Recently, I made a spreadsheet of all my current writings – including articles on HubPages, blog posts on my website, and other content, essays, and writings. I placed each article or blog into specific topics. By doing this, I was able to learn what I like to write about. Knowing it and seeing it in list form was very revealing. Most of my topics concentrate on everyday life, fitness, marriage, social media, values, wellness, and writing.
Considering what I write about and the different venues I publish these topics to helps me determine where to focus my writing time. Since I write every day, I wanted to find out what type of writing should count toward my blocked writing time on Thursdays.
- Does writing letters count? I asked myself this recently, and the answer for me is no. Writing letters is writing of a personal nature, a communication with a friend or family member and doesn't fit in with the writing for publication which I'm determined to do on Thursdays.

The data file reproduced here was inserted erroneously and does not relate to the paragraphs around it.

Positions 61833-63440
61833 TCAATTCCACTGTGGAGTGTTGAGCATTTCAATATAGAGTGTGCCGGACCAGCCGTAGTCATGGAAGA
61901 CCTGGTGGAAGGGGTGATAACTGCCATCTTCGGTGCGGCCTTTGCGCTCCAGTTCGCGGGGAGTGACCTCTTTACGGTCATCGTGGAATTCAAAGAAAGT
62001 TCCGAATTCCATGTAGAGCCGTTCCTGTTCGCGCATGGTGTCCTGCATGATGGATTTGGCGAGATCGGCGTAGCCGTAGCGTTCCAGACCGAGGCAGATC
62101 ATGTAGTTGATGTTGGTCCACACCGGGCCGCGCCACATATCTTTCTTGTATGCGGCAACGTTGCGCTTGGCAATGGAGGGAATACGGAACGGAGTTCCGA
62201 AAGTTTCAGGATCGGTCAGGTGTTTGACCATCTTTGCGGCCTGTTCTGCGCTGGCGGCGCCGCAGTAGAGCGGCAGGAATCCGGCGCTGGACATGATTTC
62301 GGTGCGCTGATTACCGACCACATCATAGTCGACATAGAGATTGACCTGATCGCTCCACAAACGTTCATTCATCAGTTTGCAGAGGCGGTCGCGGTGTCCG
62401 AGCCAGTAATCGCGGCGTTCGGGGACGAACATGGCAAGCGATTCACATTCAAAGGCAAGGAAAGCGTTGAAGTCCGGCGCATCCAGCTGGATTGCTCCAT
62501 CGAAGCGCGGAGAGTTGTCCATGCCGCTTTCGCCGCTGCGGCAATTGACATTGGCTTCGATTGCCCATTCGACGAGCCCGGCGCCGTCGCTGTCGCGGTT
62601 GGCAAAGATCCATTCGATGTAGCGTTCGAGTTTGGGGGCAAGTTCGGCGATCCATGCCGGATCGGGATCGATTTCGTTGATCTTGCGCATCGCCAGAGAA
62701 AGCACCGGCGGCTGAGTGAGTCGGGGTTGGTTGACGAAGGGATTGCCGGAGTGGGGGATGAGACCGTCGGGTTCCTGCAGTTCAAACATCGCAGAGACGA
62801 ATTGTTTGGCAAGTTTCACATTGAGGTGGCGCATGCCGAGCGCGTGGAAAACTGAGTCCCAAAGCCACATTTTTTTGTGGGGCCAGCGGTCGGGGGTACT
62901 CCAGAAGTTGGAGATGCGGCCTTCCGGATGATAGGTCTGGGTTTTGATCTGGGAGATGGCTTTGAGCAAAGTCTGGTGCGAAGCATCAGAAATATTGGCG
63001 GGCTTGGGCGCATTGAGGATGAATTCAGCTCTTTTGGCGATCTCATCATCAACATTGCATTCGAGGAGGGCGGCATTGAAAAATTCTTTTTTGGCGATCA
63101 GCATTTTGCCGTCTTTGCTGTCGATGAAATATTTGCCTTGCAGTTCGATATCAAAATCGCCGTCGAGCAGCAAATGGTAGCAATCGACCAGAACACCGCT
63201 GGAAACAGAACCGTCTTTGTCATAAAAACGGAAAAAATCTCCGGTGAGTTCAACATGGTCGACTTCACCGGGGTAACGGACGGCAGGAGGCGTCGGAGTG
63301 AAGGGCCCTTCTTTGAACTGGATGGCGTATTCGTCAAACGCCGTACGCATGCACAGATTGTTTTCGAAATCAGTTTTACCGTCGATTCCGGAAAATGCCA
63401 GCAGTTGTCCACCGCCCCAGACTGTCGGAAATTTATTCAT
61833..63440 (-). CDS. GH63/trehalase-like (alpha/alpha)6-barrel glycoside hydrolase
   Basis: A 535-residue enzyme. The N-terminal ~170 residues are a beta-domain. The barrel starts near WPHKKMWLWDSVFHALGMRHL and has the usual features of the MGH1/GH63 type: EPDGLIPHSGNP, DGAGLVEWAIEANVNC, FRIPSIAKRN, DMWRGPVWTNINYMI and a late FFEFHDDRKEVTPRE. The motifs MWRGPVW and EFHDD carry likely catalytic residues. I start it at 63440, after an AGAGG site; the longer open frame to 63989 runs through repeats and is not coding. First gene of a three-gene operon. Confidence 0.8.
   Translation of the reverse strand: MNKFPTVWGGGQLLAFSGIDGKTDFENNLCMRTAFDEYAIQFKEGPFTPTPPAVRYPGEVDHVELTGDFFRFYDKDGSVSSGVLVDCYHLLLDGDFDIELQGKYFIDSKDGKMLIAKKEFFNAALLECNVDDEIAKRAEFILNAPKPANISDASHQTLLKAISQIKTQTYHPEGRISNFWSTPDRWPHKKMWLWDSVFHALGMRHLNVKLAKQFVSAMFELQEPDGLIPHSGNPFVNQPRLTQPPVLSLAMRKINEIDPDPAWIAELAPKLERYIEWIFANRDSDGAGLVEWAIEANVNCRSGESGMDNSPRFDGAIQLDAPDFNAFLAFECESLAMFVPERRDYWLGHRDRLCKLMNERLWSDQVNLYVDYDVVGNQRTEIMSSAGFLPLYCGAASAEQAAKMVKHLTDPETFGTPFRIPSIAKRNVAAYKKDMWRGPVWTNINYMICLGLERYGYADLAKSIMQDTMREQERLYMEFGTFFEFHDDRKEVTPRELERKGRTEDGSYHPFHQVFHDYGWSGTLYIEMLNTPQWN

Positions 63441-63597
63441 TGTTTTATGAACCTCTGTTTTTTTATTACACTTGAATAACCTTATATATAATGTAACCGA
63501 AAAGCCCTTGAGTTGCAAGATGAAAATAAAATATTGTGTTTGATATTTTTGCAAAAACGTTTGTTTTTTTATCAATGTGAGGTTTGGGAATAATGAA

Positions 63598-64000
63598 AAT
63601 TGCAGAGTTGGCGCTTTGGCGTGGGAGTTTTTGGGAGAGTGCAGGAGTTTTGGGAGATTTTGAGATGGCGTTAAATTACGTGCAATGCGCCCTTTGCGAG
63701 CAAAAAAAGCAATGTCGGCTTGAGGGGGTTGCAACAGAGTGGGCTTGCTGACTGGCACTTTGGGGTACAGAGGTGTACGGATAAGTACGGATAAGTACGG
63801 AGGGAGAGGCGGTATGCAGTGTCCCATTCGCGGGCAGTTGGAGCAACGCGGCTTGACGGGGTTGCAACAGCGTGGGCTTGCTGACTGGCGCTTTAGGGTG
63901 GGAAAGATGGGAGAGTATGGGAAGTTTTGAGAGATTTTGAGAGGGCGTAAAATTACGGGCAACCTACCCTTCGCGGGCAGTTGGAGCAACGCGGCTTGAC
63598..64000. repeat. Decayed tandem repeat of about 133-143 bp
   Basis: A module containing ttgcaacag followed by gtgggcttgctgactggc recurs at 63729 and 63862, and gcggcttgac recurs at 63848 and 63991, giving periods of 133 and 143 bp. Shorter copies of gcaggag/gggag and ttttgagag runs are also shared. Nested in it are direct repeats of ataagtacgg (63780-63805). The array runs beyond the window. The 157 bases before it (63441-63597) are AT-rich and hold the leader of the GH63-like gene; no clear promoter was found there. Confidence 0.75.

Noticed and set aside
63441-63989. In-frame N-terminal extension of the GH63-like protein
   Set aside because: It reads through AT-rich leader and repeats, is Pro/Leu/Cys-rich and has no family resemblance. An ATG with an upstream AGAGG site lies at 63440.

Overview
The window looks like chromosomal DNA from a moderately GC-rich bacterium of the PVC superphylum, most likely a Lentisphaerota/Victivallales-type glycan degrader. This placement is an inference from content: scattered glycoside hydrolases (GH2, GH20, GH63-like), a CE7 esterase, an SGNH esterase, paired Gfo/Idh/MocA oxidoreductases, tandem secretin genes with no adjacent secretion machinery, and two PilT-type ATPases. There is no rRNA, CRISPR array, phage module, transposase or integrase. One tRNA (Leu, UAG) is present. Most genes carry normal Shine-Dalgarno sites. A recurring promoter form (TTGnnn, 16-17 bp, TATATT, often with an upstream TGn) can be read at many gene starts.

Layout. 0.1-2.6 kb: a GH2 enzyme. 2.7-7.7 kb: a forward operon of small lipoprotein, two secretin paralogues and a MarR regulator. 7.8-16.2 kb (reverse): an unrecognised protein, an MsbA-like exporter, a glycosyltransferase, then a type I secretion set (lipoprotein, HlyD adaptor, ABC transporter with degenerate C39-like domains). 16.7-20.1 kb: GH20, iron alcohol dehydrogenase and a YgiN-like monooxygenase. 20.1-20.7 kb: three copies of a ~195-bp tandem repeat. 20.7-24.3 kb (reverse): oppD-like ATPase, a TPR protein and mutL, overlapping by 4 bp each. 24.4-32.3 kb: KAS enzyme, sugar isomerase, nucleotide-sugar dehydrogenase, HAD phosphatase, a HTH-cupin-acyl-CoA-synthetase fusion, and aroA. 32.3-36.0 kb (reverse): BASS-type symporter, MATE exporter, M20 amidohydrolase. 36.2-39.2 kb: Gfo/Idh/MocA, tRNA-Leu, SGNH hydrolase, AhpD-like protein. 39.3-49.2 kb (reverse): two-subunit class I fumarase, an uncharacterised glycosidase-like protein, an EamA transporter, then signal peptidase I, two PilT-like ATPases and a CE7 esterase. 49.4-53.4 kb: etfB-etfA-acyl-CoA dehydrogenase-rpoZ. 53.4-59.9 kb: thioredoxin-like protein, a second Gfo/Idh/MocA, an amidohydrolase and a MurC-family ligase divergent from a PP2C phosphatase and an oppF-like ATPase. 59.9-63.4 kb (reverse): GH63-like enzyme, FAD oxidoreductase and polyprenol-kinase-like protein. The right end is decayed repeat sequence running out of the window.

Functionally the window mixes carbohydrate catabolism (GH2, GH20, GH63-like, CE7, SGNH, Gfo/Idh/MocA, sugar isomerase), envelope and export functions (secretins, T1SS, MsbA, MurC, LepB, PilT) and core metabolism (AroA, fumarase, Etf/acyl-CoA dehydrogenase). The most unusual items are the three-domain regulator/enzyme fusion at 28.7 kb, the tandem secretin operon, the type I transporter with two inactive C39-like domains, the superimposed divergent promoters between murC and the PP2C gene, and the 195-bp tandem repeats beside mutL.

- How about blogging? I asked myself that also. And, no, blogging didn't make the cut. Blogging is something I do to express myself and sometimes to promote myself, but it must be done on a different day, one when I spend time focusing on my website.
- Then, I asked myself about writing an Instagram post. This answer was a yes and a no. No, it doesn't count toward my Thursday writing time. But, yes, I can still make and post content on Instagram. To reduce time devoted to an Instagram post, I just create my slides and write the post the day before. This keeps my writing time on Thursdays strictly to my books and articles.
A Writing Word of Encouragement
If you are struggling with seeing progress in your writing, perhaps one day a week just for writing is something worth trying. Some questions to assess if doing this will help you or not are:
- What is my current writing schedule like?
- Do I already set specific time aside on a given day just for writing on a book, special project, or articles?
- If so, have I been successful?
- Would I be willing to commit to one day, or even just half a day – just for writing?
Having the time, first and foremost, to devote to writing certainly helps. But when it isn't readily available, carving out your writing time on a schedule can be the way to go. It’s the one thing that has helped me the most.
This content is accurate and true to the best of the author’s knowledge and is not meant to substitute for formal and individualized advice from a qualified professional.
© 2022 Virginia Alice Crawford